UK: Royal Marines from HMS St Albans Help Save Lives of Three Sailors

Royal Marines from HMS St Albans Help Save Lives of Three Sailors

Sailors and Royal Marines from HMS St Albans helped to save the lives of three Bangladeshis who were thrown into the ocean by pirates. The frigate offered medical assistance to the men, who were plucked from the water by a passing dhow after spending three days clinging to flotsam.

This is the moment sailors and Royal Marines clamber aboard a dhow in the Indian Ocean and help save the lives of three men who’d suffered a harrowing ordeal at the hands of pirates.

HMS St Albans responded to an SOS from the Al Mukhtar after the boat reported it had picked up three critically-ill men from the ocean.

The Saint, which is in the later stages of a six-month deployment east of Suez throttling criminal activity and providing reassurance to law-abiding mariners, picked up the distress signal and sent her Merlin aloft to find the dhow.

The helicopter, from 829 Naval Air Squadron in Culdrose, quickly found the vessel roughly nine miles west of its reported location.

In spite of a significant language barrier, the Merlin fliers managed to establish communication with the Al Mukhtar, encouraging it to steer an intercept course with the fast-approaching frigate and receiving basic information on the state of the casualties and crew.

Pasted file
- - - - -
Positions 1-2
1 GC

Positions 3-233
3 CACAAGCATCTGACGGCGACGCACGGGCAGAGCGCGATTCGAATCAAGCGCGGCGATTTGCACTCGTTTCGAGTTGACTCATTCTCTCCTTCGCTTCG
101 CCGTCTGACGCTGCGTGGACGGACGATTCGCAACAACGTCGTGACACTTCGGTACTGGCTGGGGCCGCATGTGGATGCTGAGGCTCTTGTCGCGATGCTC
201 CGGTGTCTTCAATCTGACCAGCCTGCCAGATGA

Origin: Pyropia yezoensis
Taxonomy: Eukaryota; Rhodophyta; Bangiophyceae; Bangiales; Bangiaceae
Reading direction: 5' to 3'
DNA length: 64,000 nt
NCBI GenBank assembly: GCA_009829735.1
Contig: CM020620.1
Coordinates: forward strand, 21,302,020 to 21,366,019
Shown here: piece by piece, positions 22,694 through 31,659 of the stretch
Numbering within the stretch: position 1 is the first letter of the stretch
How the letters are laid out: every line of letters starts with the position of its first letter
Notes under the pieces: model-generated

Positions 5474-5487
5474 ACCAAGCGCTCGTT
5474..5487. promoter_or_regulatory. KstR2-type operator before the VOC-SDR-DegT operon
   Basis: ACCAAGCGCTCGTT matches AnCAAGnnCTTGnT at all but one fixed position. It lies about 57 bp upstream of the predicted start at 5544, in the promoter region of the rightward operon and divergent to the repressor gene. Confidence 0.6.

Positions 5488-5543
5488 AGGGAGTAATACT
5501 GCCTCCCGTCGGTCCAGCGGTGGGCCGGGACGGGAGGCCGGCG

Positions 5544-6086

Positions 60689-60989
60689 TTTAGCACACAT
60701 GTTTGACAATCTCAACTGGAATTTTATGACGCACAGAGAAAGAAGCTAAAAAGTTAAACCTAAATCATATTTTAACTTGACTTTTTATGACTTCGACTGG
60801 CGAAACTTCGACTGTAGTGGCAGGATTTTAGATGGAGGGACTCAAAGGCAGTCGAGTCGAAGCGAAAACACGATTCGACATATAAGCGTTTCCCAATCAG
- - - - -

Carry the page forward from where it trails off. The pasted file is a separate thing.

With the dhow in sight, the Saint put her sea boats in the water with Royal Marines Commandos and RN personnel, plus one Army interpreter aboard.

It was their task to secure the cargo dhow so that the ship’s medical officer could embark and assess the casualties.

With the help of interpreter Cpl Emma Warburton, the three men recounted their ordeal: they were Bangladeshis, forced into the water when their boat was seized by pirates. They had clung on to barrels and crates, surviving in the water for three days until the Al Mukhtar came across them and hauled them out of the sea.

The trio were in an unstable condition so time was of the essence. The medical team worked fast to stabilise them so that they could be transported ashore by the fastest means.

Thanks to staff at the operations cell of Combined Task Force 150 – the international maritime force to which St Albans is currently attached – the fastest means proved to be two fast Omani Police boats that had arrived at the scene.

With the rescue mission complete, the Portsmouth-based frigate resumed her patrol – defined by CTF 150 as ‘to deter, disrupt and defeat attempts by extremist terrorist organisations to use the maritime environment as a venue for an attack or as a means to transport personnel, weapons and other materials’.


Source: royalnavy, October 18, 2011